In every generation of professional golf there, are two distinct types of players—those who are competing against their peers and those who are chasing down history.
When Jack Nicklaus showed up at a major championship, he was competing against more than just the likes of Arnold Palmer, Lee Trevino and Tom Watson. He was pursuing major championship records that the likes of Bobby Jones and Walter Hagen set.
Each and every time Tiger Woods stepped onto a golf course, he was competing against more than just Ernie Els, Phil Mickelson and Vijay Singh. He was chasing down all-time records that past greats such as Jack Nicklaus and Sam Snead set.
With four major championship titles at the age of 26, Rory McIlroy would certainly fall into that category of players who are competing against history as much as they are competing against their present-day peers.
When McIlroy arrives at Augusta National this week, he will not only be looking to defeat the likes of Bubba Watson, Jordan Spieth, Adam Scott and Jason Day to capture his first Masters title, he will also be attempting to become just the sixth player in history to win the professional career grand slam.
But a Masters title would do more for McIlroy than just cement his place in the history books with regards to the career grand slam; it would go a long way toward determining his ultimate legacy in major championship competition.
Augusta National is perhaps the most iconic golf course on the face of the planet, and for many fans, the Masters represents the single biggest week of the golf season.
The course’s unparalleled natural beauty, the rich tradition and history of the Masters and the familiarity most have gained with the venue through countless hours of television coverage all combine to create what Jim Nantz has so eloquently labeled “a tradition unlike any other.”
But what occasional gets lost in all of the beauty and tradition surrounding the Masters is just how successful Augusta National has been at identifying the best players of every generation.
Of the 13 players who have won five or more major championships during the modern Masters era, only two—Lee Trevino and Peter Thomson—do not possess at least one green jacket. However, Trevino is the only real outlier, as Thomson spent most of his career playing overseas and attended only eight Masters.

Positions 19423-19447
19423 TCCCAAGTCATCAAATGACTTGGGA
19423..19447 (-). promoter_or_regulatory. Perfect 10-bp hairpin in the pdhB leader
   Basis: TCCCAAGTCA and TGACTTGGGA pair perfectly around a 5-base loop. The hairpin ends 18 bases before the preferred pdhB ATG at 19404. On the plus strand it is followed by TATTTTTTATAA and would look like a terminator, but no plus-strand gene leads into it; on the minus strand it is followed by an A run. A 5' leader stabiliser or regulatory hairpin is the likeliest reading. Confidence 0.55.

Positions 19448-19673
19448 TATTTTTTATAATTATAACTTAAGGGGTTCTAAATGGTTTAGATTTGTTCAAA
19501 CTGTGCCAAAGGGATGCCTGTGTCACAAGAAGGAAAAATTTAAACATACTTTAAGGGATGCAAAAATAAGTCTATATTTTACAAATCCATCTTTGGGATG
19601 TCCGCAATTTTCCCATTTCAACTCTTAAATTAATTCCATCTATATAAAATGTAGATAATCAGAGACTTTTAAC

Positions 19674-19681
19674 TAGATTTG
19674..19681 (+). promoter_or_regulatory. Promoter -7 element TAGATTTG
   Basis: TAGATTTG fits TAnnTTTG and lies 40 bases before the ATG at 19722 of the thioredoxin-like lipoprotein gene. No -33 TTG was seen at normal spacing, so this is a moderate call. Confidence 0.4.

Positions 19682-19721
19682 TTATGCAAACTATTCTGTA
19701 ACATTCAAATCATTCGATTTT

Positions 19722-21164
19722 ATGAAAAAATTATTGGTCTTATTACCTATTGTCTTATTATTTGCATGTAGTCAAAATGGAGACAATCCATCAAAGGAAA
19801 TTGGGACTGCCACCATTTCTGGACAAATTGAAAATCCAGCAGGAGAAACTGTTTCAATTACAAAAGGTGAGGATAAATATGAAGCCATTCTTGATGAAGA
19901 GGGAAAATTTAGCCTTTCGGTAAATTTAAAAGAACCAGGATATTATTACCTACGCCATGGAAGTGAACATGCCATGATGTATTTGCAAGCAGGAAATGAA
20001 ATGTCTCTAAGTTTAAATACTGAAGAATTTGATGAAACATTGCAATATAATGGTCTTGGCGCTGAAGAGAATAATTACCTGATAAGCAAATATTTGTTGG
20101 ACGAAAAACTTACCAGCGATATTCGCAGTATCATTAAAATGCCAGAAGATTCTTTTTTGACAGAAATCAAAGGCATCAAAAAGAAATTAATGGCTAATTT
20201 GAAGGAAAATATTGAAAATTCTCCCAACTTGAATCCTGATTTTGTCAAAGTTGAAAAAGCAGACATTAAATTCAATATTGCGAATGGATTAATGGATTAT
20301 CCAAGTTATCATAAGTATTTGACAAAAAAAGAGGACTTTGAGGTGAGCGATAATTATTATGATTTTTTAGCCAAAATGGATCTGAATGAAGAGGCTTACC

There are, of course, four major championships played each and every year. So an equal distribution of major championship titles would be 25 percent per major.
But that is not at all the case for the vast majority of the all-time leaders in major championship wins.
These players, for the most part, have relied on the Masters for a disproportionate number of their major championship titles.
Of those who have won five or more majors, 35 percent of their combined major championship wins have come at the Masters.
Listed below are the percentages of major championship titles captured at Augusta National by some of the all-time leaders in major championship wins:
- Nicklaus: 33 percent
- Woods: 29 percent
- Gary Player: 33 percent
- Palmer: 57 percent
- Snead: 43 percent
- Nick Faldo: 50 percent
- Mickelson: 60 percent
- Byron Nelson: 40 percent
- Seve Ballesteros: 40 percent
This can be largely attributed to the fact that the Masters is held at the same venue each and every year.
While majors such as the U.S. Open, Open Championship and British Open may rotate between courses players are comfortable with and those they are not, players who have been lucky enough to conquer Augusta National can typically depend on this Alister MacKenzie/Bobby Jones gem to provide them with an excellent chance to contend for a major title each and every April.
In addition to Augusta National’s uncanny ability to separate out the top players of any given generation, it typically identifies these players at a young age.
Of those players in the top six in all-time major championship wins, their average age at the time of their first Masters victory was 27, with Ben Hogan being the only one of the top six to have won his first Masters after the age of 30.
In fact, of those 11 players who have won five or more professional majors including the Masters, only four won their first Masters after the age of 30.
At McIlroy’s current pace, he has an excellent chance to accumulate a large number of majors and perhaps even join Nicklaus, Woods and Walter Hagen as the only players to reach double digits in major championship titles.
But in order to do so, he will more than likely need to begin filling his closet with green jackets.
Back in 2011, McIlroy began the final round of the Masters with a four-stroke lead and was still leading by one after nine holes before carding a triple bogey at the par-four 10th and playing the back nine in seven over par en-route to a final-round score of 80. This epic meltdown placed a Masters monkey on McIlroy’s back that he has so-far been unable to shake.
Since McIlroy began attending the Masters back in 2010, he actually has only two top-10 finishes, although both have come in the last two years, so the good news is that he appears to be trending in the right direction.
It is, of course, possible for McIlroy to climb the list of all-time major championship victories without the Masters. Trevino got to six without ever winning the Masters, and only two of Hogan’s nine majors came at the Masters. But history has not been kind to those players who have been unable to conquer Augusta National.
At the age of 26, McIlroy still has room left on his Masters learning curve. But the urgency to win certainly increases with each trip to Augusta, Georgia, that does not result in a green jacket hanging in his home closet.
Perhaps that sense of urgency McIlroy is undoubtedly beginning to feel each time he drives down Magnolia Lane will result in 2016 being the year he removes that monkey from his back and replaces it with one of those green jackets.